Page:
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Starring Chow Yun Fat this film has finally been given a decent DVD release on not one, but two DVDs. Previously this was only available on an awful region three release in 4:3 with burnt in subtitles (both Chinese and English on screen at the same time so that sometimes the English would be pushed off the bottom of the screen!). The picture quality was appalling to the point when the VHS was actually better. So, it’s been a long time coming for fans of the film, but finally here it is – a two disc special edition God of Gamblers DVD.

Majong pieces - not tasty
The Film
As you can guess from the title, this film is about gambling, specifically one gambler – the best of the bunch, the undefeated God of Gamblers. Ko-Chun (Chow Yun Fat) is the best gambler – not just at cards, but at dice and majong too. He has a great skill for knowing what card is next in the deck or what majong block has which score. After a successful game he sets up a very important game in the future for a lot of money. To keep him safe he is given a bodyguard called Mr Dragon to protect him until the game. Unfortunately one day he is attacked on a train, however the incredible Mr Dragon defeats everyone with a variety of different techniques from hand to hand to a scene reminiscent of Indiana Jones where he is about to be attacked by a very skilled swordsman but just looks at him, and pulls a gun. Stopping the train Ko-Chan alights and is walking down a dark road when he falls foul of a trap not intended for him set by Knife (the irrepressible Andy Lau). He falls down a hill and bangs his head violently and this causes a memory loss making him revert to a childlike state. Knife, his girlfriend Jane and his mentally inept assistant find him and take him into their home. Since they set the trap which hurt him they do not want to take him to hospital and so he lives with them. His fascination and hunger for a particular brand of chocolate leads to them naming him Chocolate as he has no form of identification on him.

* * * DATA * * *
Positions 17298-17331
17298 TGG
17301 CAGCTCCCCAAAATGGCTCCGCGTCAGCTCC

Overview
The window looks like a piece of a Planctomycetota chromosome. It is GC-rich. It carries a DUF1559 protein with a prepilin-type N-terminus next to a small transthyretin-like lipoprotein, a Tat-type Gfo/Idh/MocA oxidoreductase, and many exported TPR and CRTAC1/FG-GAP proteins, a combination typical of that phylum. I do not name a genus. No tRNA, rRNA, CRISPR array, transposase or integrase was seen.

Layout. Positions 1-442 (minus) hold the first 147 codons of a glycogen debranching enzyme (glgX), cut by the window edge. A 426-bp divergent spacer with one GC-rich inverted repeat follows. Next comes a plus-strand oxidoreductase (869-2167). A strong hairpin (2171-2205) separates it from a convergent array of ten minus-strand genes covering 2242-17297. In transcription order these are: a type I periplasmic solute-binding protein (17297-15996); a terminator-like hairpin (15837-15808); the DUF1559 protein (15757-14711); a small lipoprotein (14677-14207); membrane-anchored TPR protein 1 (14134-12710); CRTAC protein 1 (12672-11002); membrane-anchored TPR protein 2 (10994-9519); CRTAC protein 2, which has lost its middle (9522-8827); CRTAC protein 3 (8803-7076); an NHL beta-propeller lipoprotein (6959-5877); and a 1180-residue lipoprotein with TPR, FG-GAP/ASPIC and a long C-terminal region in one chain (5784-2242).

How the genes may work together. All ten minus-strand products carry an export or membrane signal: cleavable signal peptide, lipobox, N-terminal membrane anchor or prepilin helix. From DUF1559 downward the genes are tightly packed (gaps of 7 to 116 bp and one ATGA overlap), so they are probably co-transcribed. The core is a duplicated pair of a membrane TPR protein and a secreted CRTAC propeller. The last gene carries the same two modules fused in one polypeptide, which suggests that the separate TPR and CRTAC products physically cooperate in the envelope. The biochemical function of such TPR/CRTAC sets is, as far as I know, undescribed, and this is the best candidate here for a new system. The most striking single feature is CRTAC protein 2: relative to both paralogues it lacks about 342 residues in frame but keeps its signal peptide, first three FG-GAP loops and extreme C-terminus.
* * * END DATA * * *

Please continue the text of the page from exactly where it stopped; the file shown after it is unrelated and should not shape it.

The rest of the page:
Knife does not really like Chocolate however after he enlists his help in conning casino owner out of some money and it is here that he find out about Chocolate’s incredible gambling powers which are still present even if he doesn’t really know how to use them. Knife and his friends then start a gambling spree where they win big money using Chocolate’s skills. However while this is happening Ko-Chan’s girlfriend is murdered by one of his friends by accident after he tries to convince her that she should be with him. Unaware of this, Chocolate still gambles on and eats more and more chocolate. However Knife is captured by the casino owner who wants his money back. Only the God of Gamblers can save him, but will that be enough?

Mr Dragon will make you pay!